My process is applicable to any tar sands or other formations containing highly viscous oil where the tar or oil is sufficiently viscous to require heating so it can be produced at an economical rate by ordinary means. For the less viscous tars and oils, less burning is required since less viscosity reduction is needed.

It has been suggested that a fracture be formed before the burning operation begins. This is very much preferred in my process since it insures carrying out the burning operation at least about 20 or 30 feet vertically spaced from the zone to be plugged by foam. This means that the heat does not too seriously affect the stability of the foam. In many formations, however, at least one permeable streak already exists. It is possible to carry out the combustion operation in such a streak if it contains enough oil to burn, Foaming agent solution can then be injected into any zones vertically remote from the combustion zone or streak to prevent leakage of air vertically along the cement sheath. Even though no fracture is formed before combustion begins, it will be necessary to fracture the formation with air pressure during combustion in order to continue the combustion operation. The fracture need not, however, be formed before the combustion begins. The preliminary fracturing step is simply advantageous because it controls the level or levels of the burning operation.

Several alternates and variations have been discussed above. Still others will be apparent to those skilled in the art. For example, vertical travel of heating fluid or flooding fluid may be downwardly along the cement sheath to a highly permeable water zone through which the fluid can flow to a producing well. In this case, the foaming agent solution is injected below the level at which the heating or flooding fluid is injected. If a relatievly impermeable streak is available, such as the shale streak in the example, the foaming agent solution should preferably be injected adjacent this impermeable streak on the side closest to the level at which the heating or flooding fluid is injected. Oil may be produced from the well or wells into which the heating medium is injected or the oil may be recovered from other wells. Flooding fluid may be injected into the same Wells as the heating fluids or may be injected into other wells. Still other alternates and variations exist. Therefore, I do not wish to be limited to the described examples, alternates and variations, but only by the following claims.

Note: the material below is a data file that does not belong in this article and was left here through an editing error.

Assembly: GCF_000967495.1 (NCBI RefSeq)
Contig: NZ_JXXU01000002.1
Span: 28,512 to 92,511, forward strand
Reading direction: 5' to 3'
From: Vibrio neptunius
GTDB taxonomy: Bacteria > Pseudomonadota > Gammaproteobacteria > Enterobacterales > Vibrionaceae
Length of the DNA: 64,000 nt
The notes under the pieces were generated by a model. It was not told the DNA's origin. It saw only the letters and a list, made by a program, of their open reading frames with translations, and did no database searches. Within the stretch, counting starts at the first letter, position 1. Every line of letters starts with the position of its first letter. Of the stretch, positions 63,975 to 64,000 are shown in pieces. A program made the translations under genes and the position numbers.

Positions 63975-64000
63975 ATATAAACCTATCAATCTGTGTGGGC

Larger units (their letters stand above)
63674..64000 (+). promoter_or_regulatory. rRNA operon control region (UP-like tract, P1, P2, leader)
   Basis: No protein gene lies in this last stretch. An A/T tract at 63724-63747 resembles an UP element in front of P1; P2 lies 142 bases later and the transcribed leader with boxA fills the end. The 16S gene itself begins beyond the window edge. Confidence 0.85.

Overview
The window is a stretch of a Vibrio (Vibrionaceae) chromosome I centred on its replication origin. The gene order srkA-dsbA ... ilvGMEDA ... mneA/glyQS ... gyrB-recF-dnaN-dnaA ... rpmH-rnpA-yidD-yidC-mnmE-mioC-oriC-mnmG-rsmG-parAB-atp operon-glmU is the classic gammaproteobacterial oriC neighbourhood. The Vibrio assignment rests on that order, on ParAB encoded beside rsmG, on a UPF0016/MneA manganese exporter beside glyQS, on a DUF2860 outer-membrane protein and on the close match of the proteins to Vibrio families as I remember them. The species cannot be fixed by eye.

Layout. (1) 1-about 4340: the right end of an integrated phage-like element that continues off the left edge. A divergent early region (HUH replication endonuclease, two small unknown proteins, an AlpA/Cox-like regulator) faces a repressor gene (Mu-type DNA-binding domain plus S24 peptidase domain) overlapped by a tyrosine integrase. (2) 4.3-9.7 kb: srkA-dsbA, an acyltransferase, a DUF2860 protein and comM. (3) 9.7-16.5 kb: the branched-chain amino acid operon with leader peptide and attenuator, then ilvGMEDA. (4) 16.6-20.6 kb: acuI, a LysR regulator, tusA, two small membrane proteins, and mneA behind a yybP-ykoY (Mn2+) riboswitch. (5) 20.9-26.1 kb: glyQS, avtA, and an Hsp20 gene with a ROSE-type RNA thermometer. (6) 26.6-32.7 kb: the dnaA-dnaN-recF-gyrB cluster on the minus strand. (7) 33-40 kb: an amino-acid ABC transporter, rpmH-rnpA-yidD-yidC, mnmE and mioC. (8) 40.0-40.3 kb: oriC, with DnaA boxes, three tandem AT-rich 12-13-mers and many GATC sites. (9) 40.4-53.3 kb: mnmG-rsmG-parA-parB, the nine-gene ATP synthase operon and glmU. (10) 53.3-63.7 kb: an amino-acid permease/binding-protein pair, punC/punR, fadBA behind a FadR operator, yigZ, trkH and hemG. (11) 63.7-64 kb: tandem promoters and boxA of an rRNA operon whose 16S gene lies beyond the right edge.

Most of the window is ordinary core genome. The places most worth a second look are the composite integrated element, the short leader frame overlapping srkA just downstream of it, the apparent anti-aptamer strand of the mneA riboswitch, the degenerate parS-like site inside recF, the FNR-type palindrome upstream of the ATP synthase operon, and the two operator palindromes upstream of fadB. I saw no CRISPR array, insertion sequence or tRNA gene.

I claim:

1. In a method for recovering tar from a tar-bearing underground formation in which metallic casing is cemented into said formation in a well penetrating said formation, in which formation the temperature is sufficiently low to cause the tar to form an effective seal against vertical flow along the outside of the cement surrounding said casing, in which method air is injected through said well into said formation, and underground combustion is initiated to heat the formation and the tar to decrease the viscosity of the tar so it may be more easily recovered, the improvement comprising injecting a foaming agent solution through said well and into the formation at a level vertically displaced from the level at which said air is injected, and continuing to inject a whereby when air tends to flow vertically along the cement through tar melted by heat conducted along the casing, this tendency is overcome by the formation of foam when the air penetrates the foaming agent solution.

2. The method of claim 1 in which the heating step is followed by a flooding step in which a flooding fluid is injected into said formation to force the heated oil toward a producing well from which the oil can be recovered.

3. The method of claim 1 in which a relatively impermeable streak is present in said formation and said foaming agent solution is injected adjacent the relatively impermeable streak on the side of the streak closest to the level at which said air is injected.

4. The method of claim 1 in which said foaming agent solution is injected at least once a day to overcome adverse eifects of heat on the foam stability.

5. The method of claim 1 in which oil is produced principally from a second well and in which foaming agent solution is also injected into said formation at said second well in a part of said formation vertically displaced from the portion of said formation into which the air is injected at the injection well.